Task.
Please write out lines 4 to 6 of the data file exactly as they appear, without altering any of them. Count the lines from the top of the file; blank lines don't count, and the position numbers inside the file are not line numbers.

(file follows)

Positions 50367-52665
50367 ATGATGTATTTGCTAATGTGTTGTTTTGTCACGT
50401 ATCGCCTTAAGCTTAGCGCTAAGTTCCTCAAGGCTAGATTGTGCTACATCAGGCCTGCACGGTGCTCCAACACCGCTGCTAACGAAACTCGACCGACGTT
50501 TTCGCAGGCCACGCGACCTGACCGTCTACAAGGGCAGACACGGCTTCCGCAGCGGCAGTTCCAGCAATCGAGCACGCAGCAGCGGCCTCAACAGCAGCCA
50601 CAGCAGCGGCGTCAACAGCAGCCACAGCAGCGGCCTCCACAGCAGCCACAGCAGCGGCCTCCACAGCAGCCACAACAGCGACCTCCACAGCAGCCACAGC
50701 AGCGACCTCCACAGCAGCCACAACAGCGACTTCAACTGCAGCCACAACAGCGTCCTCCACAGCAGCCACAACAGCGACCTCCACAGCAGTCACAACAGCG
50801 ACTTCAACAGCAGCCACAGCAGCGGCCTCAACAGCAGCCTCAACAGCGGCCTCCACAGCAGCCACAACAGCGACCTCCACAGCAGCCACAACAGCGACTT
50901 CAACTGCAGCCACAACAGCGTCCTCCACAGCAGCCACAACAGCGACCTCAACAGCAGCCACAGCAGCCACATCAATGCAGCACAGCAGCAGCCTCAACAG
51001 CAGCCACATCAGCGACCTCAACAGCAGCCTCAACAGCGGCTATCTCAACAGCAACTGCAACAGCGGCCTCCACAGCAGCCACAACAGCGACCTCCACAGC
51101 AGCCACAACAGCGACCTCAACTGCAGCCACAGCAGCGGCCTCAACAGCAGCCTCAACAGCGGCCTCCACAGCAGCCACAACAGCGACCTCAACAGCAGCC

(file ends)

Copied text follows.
50501 TTCGCAGGCCACGCGACCTGACCGTCTACAAGGGCAGACACGGCTTCCGCAGCGGCAGTTCCAGCAATCGAGCACGCAGCAGCGGCCTCAACAGCAGCCA
50601 CAGCAGCGGCGTCAACAGCAGCCACAGCAGCGGCCTCCACAGCAGCCACAGCAGCGGCCTCCACAGCAGCCACAACAGCGACCTCCACAGCAGCCACAGC
50701 AGCGACCTCCACAGCAGCCACAACAGCGACTTCAACTGCAGCCACAACAGCGTCCTCCACAGCAGCCACAACAGCGACCTCCACAGCAGTCACAACAGCG